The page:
Eurozone Crisis: From Periphery To Core

Includes: ERO, FXE, UUP
by: Disruptive Investor

Mario Draghi, who succeeded Jean-Claude Trichet as President of the European Central Bank on 1 November 2011, tasted his first victory with the OMT program.

The new bond buying program, with an indefinite time frame has been used to buy time for eurozone countries in crisis (especially periphery economies). Mario Draghi's announcement to do whatever it takes to save the eurozone and the subsequent bond-buying plan has had an immediate impact on the government bond spreads for Spain and Italy.

The charts give the 10-year and 2-year yield differential between the government bond of Italy and Spain and Germany's bonds.

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The open-ended nature of the bond purchase program might ensure that yields for the PIIGS remains relatively low in the foreseeable future. Of course, this is subject the peripheral economies availing this aid package.

Further, the OMT program is a short-term fix to the problems. The political unity among the eurozone countries is still debatable and the critical aspect of having a common monetary and fiscal policy is still out of the picture.

The chart in real GDP per working age (15-64) person is reflective of the core problem in the eurozone, which is in no way addressed by the policymakers.

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However, the focus of this article is not on the sovereign debt problems faced by the peripheral economies. This article discusses the increasing concern of the growth, unemployment and debt contagion spreading to the core eurozone economy in the foreseeable future.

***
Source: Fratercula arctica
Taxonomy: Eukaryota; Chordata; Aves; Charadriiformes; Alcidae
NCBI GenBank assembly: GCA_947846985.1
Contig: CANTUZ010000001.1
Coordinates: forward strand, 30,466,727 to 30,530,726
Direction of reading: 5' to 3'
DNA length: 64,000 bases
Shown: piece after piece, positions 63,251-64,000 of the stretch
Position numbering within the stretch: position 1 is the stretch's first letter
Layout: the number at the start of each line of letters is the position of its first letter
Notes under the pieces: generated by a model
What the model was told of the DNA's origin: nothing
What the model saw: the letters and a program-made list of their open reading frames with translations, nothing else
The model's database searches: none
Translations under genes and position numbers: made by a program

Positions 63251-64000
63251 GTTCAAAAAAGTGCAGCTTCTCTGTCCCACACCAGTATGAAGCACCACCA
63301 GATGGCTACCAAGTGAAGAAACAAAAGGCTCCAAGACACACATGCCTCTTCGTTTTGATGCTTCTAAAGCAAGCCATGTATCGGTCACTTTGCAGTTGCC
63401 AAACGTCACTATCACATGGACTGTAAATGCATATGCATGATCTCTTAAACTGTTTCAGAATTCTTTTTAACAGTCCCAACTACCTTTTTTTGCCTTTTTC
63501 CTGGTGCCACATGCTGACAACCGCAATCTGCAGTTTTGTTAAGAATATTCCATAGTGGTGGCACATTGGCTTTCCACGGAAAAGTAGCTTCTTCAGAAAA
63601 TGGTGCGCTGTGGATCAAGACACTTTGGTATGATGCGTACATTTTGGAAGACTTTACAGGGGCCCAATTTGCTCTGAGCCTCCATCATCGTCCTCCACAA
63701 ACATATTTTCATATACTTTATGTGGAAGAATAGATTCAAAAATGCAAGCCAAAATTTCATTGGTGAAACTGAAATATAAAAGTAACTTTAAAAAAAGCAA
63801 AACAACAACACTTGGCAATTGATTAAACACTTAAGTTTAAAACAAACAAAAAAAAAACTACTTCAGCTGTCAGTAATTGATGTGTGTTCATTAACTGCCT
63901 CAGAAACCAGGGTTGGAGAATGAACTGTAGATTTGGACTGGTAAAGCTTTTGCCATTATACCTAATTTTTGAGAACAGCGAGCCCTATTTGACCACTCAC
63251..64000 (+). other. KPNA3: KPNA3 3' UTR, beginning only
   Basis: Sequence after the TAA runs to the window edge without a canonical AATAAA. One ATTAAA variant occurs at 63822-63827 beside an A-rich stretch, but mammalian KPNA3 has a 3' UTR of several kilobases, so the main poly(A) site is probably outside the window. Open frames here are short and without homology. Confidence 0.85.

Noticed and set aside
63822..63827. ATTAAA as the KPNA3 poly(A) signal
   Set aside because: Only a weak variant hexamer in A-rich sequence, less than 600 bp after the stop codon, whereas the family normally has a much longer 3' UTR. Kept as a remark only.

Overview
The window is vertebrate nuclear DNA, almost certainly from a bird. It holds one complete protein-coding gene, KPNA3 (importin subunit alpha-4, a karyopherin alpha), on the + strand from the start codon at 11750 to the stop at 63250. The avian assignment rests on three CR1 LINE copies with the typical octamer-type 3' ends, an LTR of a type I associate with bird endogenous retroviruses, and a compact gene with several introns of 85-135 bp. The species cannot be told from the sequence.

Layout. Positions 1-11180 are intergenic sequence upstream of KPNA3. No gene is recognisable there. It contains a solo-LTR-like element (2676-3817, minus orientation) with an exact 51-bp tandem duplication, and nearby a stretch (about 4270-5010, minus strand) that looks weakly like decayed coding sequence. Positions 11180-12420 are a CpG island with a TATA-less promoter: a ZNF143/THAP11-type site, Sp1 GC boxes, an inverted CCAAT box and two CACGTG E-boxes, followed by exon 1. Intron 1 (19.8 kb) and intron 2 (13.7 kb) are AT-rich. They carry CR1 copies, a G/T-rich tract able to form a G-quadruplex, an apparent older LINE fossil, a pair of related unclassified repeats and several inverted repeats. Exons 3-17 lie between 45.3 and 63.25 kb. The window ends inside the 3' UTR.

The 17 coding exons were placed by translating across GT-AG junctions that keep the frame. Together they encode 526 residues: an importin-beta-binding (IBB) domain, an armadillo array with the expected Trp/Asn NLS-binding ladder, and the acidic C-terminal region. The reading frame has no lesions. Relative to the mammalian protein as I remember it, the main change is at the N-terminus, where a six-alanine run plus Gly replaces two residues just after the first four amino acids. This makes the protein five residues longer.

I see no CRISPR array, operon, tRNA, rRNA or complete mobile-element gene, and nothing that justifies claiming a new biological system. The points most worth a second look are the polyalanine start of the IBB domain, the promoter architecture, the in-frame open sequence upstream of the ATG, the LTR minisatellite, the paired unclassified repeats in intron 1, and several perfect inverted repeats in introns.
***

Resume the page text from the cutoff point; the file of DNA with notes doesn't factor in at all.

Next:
The biggest reason to be concerned is evident from the next chart, which gives the real GDP growth contribution coming from core and peripheral economies.

With the peripheral country's growth contribution being already negative, the real GDP growth contribution from core economies (Belgium, France, Germany and Netherlands) is also dwindling fast. Therefore, the resilient part of Europe is also heading toward a very likely contraction in the foreseeable future.

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Germany, in particular, deserves a mention as the country can be considered to be an important pillar, which is holding the eurozone together. For an export-oriented economy, the shrinking manufacturing PMI is a reason for concern. Further, a meaningful slowdown in China is likely to impact the German export market for relatively long.

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A slowdown can result in renewed efforts to boost economic growth through government spending. It is very likely that austerity will be thrown out of the door and the government debt continues to trend higher for peripheral as well as core eurozone economies.

The concerns will mount if global economic growth remains anemic for a relatively long time. I am of the opinion that growth will remain sluggish globally as the new easing measures announced by central bankers do little to boost real economic activity. The stimulus has been directed toward helping financial institutions, asset markets and governments struggling with the sovereign debt crisis.

Therefore, the problems in the eurozone are likely to escalate going forward with the spotlight being equally on the core economies than the peripheral economies. Policymakers in the euozone need to think beyond the current short-term fix and address the core problems in the eurozone.

From an investment perspective, the euro is a sell on any further rally while the eurozone banking system is a complete avoid. I am of the opinion that the dollar will continue to perform relatively well compared with the euro over the medium- to long-term. Also, the biggest problems and challenges for policymakers in the eurozone are yet to come.

Disclosure: I have no positions in any stocks mentioned, and no plans to initiate any positions within the next 72 hours. I wrote this article myself, and it expresses my own opinions. I am not receiving compensation for it (other than from Seeking Alpha). I have no business relationship with any company whose stock is mentioned in this article.